Thanksgiving is one of those meals that have a lot going on, and there’s great importance in getting it right. This is Thanksgiving, after all! It’s one of the most anticipated meals of the year. And whether you trot out all the family-loved favorite recipes or your own variations on a theme, it’s a meal that makes memories.
So to up your chances of pulling it off without a hitch, here are a few tips that’ll make your day a bit easier and give you an idea of how long some preparation steps actually take. No need to wind up in a panic on Thanksgiving morning because you didn’t consider how long it would take to bring the turkey to room temperature before stuffing and roasting.
First decision is what kind of meal are you planning: a sit down for four, a buffet for 20 or more, or something in between? And of equal importance: Will you prepare the whole meal, or will you get volunteers to make appetizers, sides, salads, and desserts while you handle the turkey, stuffing or dressing, gravy, and—if you’re finicky—the mashed potatoes too?
For our purposes, let’s assume you are making everything.
Outline Your Menu
List each of the dishes in your menu in a bulleted outline. Then, in a subcategory of each bullet, list the ingredients for each dish and the amount needed. Total up like items such as sugar, flour, carrots, etc., and that’s your grocery list and plan of attack when you start cooking.
Go back to your outline and figure out the timing for preparation, beginning with those dishes that can be prepared several days ahead, one or two days ahead, and then those that must be prepared the day of the celebration. Decide which menu items could be made the weekend before and frozen without detriment. Pastry dough, rolls, and some root vegetable casseroles are good candidates for this type of advance work. Such things as cranberry sauce, dressings, and even mashed potatoes, yams, and sweet potatoes will remain fresh-tasting, even if done a couple of days before. That’ll leave you time and energy to concentrate on roasting the perfect turkey on Thanksgiving Day itself. Bread- or rice-based dressing/stuffing can be made the day before as long as you do not stuff the turkey until just before putting it into the oven.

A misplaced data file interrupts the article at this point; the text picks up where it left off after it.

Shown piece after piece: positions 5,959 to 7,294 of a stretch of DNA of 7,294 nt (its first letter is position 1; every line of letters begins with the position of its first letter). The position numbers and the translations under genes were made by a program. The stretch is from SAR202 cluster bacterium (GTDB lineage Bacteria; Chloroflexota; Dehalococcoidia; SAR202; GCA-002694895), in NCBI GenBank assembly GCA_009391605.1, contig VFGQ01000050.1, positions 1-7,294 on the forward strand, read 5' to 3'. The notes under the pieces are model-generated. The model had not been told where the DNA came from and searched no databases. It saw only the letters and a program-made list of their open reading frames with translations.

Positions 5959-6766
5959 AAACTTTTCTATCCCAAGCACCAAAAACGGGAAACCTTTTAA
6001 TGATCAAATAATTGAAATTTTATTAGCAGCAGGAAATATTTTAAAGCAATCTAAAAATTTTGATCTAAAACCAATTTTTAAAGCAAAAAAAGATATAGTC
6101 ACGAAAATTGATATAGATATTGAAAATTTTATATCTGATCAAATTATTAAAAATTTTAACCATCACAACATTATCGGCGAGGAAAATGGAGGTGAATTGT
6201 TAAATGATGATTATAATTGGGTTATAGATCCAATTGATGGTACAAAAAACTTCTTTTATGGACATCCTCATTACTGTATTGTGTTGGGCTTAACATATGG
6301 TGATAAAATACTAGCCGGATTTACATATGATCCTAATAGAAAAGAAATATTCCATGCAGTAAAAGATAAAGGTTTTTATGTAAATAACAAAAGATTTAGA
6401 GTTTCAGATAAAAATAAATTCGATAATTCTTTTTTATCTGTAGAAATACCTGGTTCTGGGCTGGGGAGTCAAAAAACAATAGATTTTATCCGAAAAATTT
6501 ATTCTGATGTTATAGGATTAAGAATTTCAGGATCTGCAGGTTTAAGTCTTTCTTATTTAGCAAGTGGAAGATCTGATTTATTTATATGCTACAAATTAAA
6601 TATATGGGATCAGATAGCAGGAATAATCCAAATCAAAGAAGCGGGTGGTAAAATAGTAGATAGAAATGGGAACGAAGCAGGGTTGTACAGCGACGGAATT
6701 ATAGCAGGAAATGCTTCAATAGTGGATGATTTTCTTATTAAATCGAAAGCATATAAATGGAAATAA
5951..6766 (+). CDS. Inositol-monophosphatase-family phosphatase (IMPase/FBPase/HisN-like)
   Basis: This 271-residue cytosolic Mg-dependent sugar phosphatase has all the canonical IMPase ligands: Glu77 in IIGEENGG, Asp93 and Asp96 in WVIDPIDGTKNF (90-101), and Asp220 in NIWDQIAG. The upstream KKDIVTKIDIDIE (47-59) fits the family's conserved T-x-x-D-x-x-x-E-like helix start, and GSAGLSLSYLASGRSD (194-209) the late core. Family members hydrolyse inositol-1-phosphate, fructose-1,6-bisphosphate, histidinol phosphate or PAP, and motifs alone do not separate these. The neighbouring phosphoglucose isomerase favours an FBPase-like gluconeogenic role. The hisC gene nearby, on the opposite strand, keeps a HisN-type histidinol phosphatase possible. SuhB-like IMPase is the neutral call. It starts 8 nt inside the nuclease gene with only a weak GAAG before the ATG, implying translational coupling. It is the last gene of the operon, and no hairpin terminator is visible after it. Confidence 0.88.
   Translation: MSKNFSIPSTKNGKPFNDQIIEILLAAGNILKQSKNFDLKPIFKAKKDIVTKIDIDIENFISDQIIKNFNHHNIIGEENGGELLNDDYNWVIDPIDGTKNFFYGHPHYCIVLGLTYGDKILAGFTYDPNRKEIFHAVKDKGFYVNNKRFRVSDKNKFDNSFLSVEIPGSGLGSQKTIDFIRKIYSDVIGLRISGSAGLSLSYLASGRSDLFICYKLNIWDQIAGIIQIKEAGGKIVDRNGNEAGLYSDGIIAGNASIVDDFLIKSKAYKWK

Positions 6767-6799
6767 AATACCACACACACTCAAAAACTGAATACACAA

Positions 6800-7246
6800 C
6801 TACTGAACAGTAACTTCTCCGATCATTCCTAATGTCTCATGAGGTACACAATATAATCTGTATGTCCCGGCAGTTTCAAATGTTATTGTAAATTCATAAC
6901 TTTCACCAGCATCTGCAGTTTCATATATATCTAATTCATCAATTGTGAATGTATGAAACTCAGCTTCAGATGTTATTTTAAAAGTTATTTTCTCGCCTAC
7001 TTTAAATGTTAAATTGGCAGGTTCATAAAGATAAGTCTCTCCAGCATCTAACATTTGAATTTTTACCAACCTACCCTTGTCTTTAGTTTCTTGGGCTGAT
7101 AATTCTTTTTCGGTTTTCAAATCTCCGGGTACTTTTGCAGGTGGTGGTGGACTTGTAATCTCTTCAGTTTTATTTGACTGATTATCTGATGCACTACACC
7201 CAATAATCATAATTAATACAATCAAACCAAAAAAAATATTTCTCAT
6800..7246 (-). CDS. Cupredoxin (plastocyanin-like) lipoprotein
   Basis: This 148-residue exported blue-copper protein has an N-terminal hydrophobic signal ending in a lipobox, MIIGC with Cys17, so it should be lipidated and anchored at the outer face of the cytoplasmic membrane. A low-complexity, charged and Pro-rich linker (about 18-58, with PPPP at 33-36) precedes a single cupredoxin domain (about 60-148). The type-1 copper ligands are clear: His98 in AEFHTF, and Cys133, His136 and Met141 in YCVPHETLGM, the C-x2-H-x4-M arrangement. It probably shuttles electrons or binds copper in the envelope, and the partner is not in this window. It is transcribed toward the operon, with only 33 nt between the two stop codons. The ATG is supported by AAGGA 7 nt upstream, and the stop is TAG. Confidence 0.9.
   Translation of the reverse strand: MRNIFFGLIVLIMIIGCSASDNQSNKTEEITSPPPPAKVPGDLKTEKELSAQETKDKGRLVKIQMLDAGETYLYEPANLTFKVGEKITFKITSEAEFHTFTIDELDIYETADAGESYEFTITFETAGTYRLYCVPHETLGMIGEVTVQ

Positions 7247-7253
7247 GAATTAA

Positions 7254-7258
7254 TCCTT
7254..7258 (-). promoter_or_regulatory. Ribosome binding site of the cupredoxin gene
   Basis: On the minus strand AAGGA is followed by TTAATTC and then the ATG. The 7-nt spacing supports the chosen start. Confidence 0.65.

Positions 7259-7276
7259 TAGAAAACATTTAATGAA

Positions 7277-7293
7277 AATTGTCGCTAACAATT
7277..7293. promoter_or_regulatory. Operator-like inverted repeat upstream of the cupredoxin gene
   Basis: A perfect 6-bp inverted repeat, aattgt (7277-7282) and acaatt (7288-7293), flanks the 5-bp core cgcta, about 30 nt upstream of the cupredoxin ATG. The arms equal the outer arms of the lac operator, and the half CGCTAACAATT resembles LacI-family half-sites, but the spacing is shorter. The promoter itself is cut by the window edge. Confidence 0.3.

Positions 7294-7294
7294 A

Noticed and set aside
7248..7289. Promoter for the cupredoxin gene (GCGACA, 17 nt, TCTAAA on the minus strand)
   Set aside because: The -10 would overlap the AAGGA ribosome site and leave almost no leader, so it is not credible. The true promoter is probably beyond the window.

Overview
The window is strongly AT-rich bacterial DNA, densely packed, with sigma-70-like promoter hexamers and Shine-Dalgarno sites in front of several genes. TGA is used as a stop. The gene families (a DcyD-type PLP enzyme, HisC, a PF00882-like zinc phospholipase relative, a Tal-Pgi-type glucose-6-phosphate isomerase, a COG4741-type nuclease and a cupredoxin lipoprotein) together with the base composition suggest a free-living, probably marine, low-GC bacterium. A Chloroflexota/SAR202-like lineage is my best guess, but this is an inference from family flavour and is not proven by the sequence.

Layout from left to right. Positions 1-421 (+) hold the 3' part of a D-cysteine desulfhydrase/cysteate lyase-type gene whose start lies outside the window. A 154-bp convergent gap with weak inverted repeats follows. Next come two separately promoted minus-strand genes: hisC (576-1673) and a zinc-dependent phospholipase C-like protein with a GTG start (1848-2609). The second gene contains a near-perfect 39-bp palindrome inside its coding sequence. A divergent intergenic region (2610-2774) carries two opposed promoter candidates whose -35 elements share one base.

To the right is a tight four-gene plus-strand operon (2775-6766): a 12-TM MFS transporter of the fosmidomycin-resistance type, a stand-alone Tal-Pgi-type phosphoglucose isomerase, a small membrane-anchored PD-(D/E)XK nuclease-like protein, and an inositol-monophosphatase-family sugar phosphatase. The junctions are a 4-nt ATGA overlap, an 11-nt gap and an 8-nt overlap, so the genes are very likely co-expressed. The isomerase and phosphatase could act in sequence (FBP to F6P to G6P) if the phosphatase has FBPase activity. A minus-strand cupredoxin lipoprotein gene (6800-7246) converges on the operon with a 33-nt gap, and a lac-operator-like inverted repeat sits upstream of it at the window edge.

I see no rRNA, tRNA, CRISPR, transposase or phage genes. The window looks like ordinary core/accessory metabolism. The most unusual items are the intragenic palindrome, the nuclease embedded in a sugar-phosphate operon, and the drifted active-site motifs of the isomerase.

Review our photo tutorial or our video How To: Roast a Turkey. It’s a step-by-step guide that helps you visualize your turkey preparation. Pay particular attention to the color of the turkey as it progresses through the various stages of cooking from pinkish-white to deep golden mahogany.
Handle with Care
Fresh turkeys always provide the best flavor and easiest preparation. But if you have frozen your turkey, be sure to allow sufficient time for it to thaw properly. Estimate a full 24 hours of defrosting time in your refrigerator for every 5 pounds of turkey weight.
Do not try to hurry the process by leaving the turkey out at room temperature. If the turkey is partially thawed, you can safely speed up defrosting in a cold-water bath in your kitchen sink. Change the water with fresh cold water about every 30 minutes.
And, if you haven’t heard it before, never—never, ever—stuff your turkey ahead of time or leave the stuffing in the turkey after it comes out of the oven. In fact, it’s best if you take all of the stuffing out when it comes out of the oven.
And should things go wrong, just take a breath and remember: It’s all in the recovery.
For example, one common mistake when making gravy is over-heating it to the point that it breaks (the solids separate from fats). Simply add a tablespoon or two of heavy cream fresh from the fridge and whisk it in briskly and thoroughly. It works miracles.
What are your tried-and-true Thanksgiving Day preparation strategies? Are you a check-list maniac, or do you tend to wing it? Do you like to prepare things in advance, and if so, how early do you get started? Does your Thanksgiving Day kitchen run like a well-oiled machine, or do you bask in happy chaos?